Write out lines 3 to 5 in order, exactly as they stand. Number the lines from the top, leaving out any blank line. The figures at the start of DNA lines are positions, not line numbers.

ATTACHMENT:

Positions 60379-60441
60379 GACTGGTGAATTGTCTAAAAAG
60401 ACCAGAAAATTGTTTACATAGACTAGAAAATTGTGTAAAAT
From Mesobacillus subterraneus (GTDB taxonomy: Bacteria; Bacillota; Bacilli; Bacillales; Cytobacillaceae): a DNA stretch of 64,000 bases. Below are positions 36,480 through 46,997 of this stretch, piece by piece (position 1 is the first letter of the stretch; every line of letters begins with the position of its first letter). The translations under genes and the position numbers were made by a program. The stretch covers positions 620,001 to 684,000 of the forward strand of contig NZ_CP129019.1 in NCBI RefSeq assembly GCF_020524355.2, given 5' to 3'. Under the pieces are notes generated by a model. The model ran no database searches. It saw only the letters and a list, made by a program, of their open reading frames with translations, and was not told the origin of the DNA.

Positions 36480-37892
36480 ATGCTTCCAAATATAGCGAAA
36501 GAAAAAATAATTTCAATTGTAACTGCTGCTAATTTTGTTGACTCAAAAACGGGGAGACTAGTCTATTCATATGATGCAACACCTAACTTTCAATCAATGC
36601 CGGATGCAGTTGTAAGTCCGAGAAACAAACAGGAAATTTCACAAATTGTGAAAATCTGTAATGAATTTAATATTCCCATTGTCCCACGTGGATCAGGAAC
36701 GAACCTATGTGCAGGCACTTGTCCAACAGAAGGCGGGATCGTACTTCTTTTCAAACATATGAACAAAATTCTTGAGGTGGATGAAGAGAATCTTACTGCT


60401 ACCAGAAAATTGTTTACATAGACTAGAAAATTGTGTAAAAT
From Mesobacillus subterraneus (GTDB taxonomy: Bacteria; Bacillota; Bacilli; Bacillales; Cytobacillaceae): a DNA stretch of 64,000 bases. Below are positions 36,480 through 46,997 of this stretch, piece by piece (position 1 is the first letter of the stretch; every line of letters begins with the position of its first letter). The translations under genes and the position numbers were made by a program. The stretch covers positions 620,001 to 684,000 of the forward strand of contig NZ_CP129019.1 in NCBI RefSeq assembly GCF_020524355.2, given 5' to 3'. Under the pieces are notes generated by a model. The model ran no database searches. It saw only the letters and a list, made by a program, of their open reading frames with translations, and was not told the origin of the DNA.

Positions 36480-37892